After the dissolution of the adhoc units of the Ministry of Energy in early September, I flew to Brisbane, Australia. In addition to visiting my wife and daughter, who are studying there, at the same time I celebrated Eid al-Adha with family and used my spare time to give a Guest Lecture in a Master of Energy Studies class at the University of Queensland, where my wife is undertaking her doctorate.
The topic I raised in the interactive 90-minute lecture was “22 Months of Energy Reform in Indonesia”. Dozens of students from many countries – from developed ones such as Australia and Switzerland, Muslim majority countries such as Bosnia and Iran and also Indonesia, through to countries I have never visited such as Tahiti, Kenya and Zimbabwe – listened enthusiastically on the journey of the Indonesian energy sector during the last 22 months.
Starting from the entry of the then-Minister Sudirman Said, at a time when the former Minister, Secretary General, Head of SKK Migas and Chairman of the Parliamentary Energy Commission went to jail, through to the dissolution of Petral that until then was ‘untouchable’ as a hotbed of ‘mafia’.
The final slide is a photograph that is remembered, even by the Australian professor who participated and listened at the lecture. A photograph of the broken window on the 4th floor office of the Ministry of Energy, which were shot with bullets, along with projectiles that were found on the floor. This event did not cause casualties, but also until now remains unknown in terms of the cause and who did it, let alone the motives. What’s clear was that it was only Minister Sudirman Said with his staff who occupied the 4th Floor at the Directorate General of Electricity building, and at that time only temporarily. Clearly also this was around the time of the Petral dissolution, loaded as it was with indications of the mafia, which was consistent with the President’s promise of who had assigned the minister.
One of the students in the class from Zimbabwe – whose name truly depicts her character, never surrendering – during the discussion conveyed that she comes from a nation-state with similarly complex problems, indeed ones that are even more complicated. After getting a college degree in civil engineering from South Africa, she was not able to find a job in her country. The unemployment rate is at around 95%. Luckily she was sent to Australia to further her studies, giving her new perspectives and aspirations.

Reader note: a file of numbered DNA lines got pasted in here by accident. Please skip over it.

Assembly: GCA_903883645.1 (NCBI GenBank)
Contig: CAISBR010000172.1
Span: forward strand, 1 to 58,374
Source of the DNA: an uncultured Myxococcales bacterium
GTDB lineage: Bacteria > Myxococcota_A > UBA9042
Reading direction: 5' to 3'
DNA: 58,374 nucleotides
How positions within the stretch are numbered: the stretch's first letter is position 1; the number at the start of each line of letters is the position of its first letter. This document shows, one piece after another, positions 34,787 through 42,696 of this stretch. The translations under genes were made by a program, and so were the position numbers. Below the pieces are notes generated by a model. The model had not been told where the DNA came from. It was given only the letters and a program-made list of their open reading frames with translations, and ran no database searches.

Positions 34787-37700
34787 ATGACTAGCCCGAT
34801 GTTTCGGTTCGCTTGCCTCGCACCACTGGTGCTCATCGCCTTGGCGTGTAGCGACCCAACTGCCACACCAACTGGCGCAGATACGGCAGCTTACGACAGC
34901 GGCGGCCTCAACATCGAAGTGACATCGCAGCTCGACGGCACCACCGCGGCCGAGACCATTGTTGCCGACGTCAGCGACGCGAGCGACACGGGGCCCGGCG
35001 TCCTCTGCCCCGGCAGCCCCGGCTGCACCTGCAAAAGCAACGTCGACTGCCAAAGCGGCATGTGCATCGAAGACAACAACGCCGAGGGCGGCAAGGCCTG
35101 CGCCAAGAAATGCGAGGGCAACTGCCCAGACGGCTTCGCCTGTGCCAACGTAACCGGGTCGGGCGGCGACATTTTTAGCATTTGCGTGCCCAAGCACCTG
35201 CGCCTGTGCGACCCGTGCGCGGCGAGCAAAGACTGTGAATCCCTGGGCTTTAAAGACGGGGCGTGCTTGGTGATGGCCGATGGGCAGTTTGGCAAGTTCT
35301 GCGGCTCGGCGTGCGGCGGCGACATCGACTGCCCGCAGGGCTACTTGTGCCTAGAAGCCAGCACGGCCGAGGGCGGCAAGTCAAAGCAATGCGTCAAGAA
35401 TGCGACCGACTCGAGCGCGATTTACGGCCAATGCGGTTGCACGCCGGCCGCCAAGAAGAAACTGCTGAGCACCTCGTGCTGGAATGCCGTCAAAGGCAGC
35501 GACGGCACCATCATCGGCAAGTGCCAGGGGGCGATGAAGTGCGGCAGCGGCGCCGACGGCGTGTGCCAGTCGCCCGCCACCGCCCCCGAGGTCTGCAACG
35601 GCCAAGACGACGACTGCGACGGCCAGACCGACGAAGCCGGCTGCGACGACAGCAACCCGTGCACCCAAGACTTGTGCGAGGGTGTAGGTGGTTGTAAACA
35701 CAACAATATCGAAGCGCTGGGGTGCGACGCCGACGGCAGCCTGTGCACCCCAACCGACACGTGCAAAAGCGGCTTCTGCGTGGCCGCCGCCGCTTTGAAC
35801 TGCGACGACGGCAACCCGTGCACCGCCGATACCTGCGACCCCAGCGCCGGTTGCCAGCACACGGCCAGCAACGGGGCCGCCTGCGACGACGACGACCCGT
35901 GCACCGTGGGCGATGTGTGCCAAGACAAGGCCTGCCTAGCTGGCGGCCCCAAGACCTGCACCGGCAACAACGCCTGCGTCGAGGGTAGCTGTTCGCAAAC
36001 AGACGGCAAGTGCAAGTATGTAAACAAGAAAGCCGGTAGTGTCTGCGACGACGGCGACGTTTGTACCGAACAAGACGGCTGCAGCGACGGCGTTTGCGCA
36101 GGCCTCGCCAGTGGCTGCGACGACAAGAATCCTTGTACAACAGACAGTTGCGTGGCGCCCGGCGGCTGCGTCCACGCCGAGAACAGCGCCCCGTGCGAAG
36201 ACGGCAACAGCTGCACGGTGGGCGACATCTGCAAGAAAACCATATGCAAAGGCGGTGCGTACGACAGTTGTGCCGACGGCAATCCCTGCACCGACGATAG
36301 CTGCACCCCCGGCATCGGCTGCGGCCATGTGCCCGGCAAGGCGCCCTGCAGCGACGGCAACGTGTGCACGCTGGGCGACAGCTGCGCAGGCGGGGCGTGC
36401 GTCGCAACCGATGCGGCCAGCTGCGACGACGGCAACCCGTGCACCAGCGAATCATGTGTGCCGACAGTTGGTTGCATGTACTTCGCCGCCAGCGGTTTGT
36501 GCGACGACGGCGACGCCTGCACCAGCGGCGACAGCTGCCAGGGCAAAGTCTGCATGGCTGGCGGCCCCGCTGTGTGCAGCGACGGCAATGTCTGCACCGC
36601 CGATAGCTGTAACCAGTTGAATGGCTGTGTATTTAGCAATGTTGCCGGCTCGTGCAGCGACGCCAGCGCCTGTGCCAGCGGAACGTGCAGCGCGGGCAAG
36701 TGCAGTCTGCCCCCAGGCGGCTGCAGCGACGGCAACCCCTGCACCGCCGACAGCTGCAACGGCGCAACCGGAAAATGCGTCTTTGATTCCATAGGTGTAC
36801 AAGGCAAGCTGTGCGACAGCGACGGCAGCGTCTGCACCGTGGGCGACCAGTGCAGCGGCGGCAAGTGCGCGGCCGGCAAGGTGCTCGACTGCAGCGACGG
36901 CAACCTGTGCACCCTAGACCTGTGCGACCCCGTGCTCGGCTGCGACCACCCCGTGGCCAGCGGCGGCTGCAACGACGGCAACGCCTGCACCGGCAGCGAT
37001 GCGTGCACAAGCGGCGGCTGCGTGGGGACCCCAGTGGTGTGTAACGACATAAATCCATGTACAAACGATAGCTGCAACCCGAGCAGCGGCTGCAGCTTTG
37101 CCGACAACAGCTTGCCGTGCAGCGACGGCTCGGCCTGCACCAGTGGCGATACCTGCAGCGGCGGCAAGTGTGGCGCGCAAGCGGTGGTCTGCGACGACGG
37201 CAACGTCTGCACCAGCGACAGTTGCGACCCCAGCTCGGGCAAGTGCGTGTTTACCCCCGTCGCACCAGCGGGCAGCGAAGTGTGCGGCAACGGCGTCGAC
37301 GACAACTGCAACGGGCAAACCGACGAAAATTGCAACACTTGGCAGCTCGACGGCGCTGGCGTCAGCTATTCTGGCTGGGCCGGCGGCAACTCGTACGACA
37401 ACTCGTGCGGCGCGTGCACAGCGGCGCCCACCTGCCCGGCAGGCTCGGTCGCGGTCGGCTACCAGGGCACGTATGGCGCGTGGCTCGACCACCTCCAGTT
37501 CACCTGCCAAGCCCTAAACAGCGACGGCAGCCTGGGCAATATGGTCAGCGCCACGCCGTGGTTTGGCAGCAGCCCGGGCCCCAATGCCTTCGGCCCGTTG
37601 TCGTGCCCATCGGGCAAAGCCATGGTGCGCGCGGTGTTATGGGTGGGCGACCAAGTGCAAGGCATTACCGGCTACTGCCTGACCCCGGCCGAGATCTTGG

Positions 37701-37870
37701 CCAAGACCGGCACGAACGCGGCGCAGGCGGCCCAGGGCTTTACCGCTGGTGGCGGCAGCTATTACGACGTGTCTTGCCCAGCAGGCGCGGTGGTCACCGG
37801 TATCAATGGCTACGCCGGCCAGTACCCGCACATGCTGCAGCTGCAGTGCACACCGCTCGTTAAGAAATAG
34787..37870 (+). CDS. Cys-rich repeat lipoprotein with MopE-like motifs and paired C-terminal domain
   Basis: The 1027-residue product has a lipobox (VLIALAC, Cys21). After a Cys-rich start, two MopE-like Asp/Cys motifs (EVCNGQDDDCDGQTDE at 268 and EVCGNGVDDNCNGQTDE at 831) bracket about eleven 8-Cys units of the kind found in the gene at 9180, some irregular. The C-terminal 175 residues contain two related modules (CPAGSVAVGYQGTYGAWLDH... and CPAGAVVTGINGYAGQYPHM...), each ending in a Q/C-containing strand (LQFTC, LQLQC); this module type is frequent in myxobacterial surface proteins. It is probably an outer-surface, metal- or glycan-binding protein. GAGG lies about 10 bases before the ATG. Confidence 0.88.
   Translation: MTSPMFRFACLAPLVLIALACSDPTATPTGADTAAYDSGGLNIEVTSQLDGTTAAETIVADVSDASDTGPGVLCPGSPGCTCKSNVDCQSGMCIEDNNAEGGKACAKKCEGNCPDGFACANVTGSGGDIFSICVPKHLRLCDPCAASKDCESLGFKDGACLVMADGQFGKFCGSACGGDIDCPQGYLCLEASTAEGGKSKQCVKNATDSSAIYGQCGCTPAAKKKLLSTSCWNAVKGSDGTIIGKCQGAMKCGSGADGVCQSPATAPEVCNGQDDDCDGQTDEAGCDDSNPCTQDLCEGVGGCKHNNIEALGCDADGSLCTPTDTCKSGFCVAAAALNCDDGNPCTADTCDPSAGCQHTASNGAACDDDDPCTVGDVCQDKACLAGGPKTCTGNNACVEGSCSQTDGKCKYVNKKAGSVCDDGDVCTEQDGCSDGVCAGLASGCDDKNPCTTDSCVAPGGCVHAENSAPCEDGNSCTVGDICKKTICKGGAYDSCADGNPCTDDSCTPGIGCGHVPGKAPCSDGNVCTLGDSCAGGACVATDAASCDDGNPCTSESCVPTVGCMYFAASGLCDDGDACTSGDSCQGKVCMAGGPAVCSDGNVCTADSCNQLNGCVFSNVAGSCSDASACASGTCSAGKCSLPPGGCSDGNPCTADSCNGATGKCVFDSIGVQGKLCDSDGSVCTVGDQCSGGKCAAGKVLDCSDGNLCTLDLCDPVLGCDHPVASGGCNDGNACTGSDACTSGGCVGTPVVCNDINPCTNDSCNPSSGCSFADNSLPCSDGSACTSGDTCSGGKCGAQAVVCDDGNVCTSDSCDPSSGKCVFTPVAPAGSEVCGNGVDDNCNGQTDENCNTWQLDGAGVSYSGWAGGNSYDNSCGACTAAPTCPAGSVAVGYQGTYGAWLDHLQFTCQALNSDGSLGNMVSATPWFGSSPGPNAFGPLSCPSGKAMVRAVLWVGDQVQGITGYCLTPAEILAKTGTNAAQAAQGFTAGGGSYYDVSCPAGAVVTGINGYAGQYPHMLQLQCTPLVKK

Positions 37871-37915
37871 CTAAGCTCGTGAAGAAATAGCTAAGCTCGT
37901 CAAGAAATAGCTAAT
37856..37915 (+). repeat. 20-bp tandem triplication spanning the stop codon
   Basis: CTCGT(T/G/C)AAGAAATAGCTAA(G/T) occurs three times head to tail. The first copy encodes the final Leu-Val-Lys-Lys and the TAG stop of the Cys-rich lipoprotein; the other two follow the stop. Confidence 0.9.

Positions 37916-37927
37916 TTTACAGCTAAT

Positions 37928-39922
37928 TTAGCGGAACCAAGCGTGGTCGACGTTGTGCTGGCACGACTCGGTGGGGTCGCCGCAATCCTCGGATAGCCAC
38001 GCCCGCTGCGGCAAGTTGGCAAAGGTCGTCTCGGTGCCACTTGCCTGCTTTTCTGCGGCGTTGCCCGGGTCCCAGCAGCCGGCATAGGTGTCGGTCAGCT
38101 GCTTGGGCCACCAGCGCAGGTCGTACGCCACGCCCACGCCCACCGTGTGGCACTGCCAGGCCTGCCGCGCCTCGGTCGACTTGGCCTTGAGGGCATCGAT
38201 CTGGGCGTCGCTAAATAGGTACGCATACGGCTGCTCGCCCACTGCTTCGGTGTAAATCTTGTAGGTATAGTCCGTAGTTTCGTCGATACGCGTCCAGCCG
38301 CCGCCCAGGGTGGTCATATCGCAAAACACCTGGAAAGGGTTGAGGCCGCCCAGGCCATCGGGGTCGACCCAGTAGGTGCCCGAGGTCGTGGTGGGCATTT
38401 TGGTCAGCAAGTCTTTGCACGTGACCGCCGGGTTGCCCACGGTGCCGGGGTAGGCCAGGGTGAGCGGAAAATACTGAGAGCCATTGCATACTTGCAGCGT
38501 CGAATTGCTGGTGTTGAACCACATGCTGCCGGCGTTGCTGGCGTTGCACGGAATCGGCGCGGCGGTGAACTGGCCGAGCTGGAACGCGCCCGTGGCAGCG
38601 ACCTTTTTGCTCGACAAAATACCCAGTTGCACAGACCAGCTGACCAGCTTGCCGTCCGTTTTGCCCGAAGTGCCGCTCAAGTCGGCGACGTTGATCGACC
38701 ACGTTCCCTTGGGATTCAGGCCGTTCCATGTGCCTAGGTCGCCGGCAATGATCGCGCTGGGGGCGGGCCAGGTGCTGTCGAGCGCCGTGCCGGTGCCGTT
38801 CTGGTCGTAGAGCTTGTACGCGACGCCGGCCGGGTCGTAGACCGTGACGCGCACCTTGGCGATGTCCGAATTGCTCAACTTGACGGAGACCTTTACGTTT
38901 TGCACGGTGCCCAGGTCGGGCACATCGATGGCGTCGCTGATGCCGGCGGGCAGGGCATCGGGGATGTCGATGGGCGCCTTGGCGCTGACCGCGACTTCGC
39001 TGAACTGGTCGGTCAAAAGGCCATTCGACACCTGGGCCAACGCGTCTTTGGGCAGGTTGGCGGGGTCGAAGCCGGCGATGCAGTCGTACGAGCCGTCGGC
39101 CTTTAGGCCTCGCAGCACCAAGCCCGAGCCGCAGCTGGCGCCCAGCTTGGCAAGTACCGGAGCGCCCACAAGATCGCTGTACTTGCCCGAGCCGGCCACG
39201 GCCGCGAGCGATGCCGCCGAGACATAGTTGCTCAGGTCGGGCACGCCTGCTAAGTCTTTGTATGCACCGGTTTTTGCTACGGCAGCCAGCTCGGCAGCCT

Previously, she was even skeptical of democracy, which she said was in many ways a barrier to development. But after hearing stories about Indonesia that morning, her hopes were raised. This is because it is precisely because of democracy there can arise emerging leaders such as Minister Sudirman Said, who brings hope for improvement, albeit not yet sustained. Precisely because of democracy, a President like Joko Widodo could be elected because of his promise to stem the oil mafia during the final presidential debate, which then catapulted his popularity in the polls. Zimbabwe is indeed not Indonesia, but the Indonesian journey to democracy turned out to produce optimism in the other hemisphere.
The popularity of the President of Indonesia continues to increase through to today. A survey of a trusted institution – CSIS, headed by Dr. Philips Vermonte– shows that, if a Presidential Election were held today, then the president would win because his electability has continually increased, to 41%. This is far above the other candidates, who at most are in the range of the high 20s. Democracy has given strength to our leader.
But in the last slide in my lecture I also quoted Alexis de Tocqueville – a leading historian and student of democracy in the 19th century – who said: “A democratic power is never likely to perish for lack of strength or of its resources, but it may very well fall because of the misdirection of its strength and the abuse of its resources”.
It is true that a democratically-elected leader, in a country blessed with energy and mineral resources such as Indonesia, does not need to worry about losing out due to any lack of power (politics) and natural resources. But, someone should remind us – because we all certainly do not always remember – of the dangerous fallouts that can occur because of the abuse of political power and natural resources.
For that we should all maintain our sanity. So that no-one abuses their power to make decisions – although there are relevant prerogative rights – as they can be called into question in terms of propriety. Sanity is needed for people like us: to serve, to educate, for the country, and for humanity.
University of Queensland, 14 September 2016
Dr. Agung Wicaksono, Assistant Professor at Intitut Teknologi Bandung, School of Business & Management
Translated by Dr. Max Richer, Monash University. Both are alumni of Australia Indonesia Leadership Program, respectively in November 2015 and May 2016.